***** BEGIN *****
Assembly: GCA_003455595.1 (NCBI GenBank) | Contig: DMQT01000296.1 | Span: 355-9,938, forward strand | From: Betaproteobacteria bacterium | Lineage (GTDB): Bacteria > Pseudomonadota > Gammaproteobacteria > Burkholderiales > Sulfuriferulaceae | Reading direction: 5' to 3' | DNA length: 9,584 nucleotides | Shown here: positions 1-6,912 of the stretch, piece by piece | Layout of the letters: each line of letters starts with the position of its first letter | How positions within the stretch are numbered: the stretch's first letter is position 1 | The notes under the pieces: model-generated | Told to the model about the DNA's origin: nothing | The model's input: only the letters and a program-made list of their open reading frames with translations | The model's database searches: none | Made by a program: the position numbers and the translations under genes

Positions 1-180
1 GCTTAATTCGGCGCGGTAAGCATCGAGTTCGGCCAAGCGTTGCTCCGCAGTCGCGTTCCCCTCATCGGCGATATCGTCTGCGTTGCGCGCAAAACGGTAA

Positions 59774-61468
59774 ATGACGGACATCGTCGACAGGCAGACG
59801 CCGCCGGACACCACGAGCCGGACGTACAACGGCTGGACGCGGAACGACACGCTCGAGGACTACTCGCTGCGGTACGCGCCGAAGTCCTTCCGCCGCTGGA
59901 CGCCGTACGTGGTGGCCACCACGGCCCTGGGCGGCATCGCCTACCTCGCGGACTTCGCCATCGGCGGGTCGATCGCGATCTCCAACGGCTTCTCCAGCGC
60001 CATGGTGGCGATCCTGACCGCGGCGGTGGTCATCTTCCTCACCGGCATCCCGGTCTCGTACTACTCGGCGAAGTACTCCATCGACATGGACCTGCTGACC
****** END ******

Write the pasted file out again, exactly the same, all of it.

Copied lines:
Assembly: GCA_003455595.1 (NCBI GenBank) | Contig: DMQT01000296.1 | Span: 355-9,938, forward strand | From: Betaproteobacteria bacterium | Lineage (GTDB): Bacteria > Pseudomonadota > Gammaproteobacteria > Burkholderiales > Sulfuriferulaceae | Reading direction: 5' to 3' | DNA length: 9,584 nucleotides | Shown here: positions 1-6,912 of the stretch, piece by piece | Layout of the letters: each line of letters starts with the position of its first letter | How positions within the stretch are numbered: the stretch's first letter is position 1 | The notes under the pieces: model-generated | Told to the model about the DNA's origin: nothing | The model's input: only the letters and a program-made list of their open reading frames with translations | The model's database searches: none | Made by a program: the position numbers and the translations under genes

Positions 1-180
1 GCTTAATTCGGCGCGGTAAGCATCGAGTTCGGCCAAGCGTTGCTCCGCAGTCGCGTTCCCCTCATCGGCGATATCGTCTGCGTTGCGCGCAAAACGGTAA

Positions 59774-61468
59774 ATGACGGACATCGTCGACAGGCAGACG
59801 CCGCCGGACACCACGAGCCGGACGTACAACGGCTGGACGCGGAACGACACGCTCGAGGACTACTCGCTGCGGTACGCGCCGAAGTCCTTCCGCCGCTGGA
59901 CGCCGTACGTGGTGGCCACCACGGCCCTGGGCGGCATCGCCTACCTCGCGGACTTCGCCATCGGCGGGTCGATCGCGATCTCCAACGGCTTCTCCAGCGC
60001 CATGGTGGCGATCCTGACCGCGGCGGTGGTCATCTTCCTCACCGGCATCCCGGTCTCGTACTACTCGGCGAAGTACTCCATCGACATGGACCTGCTGACC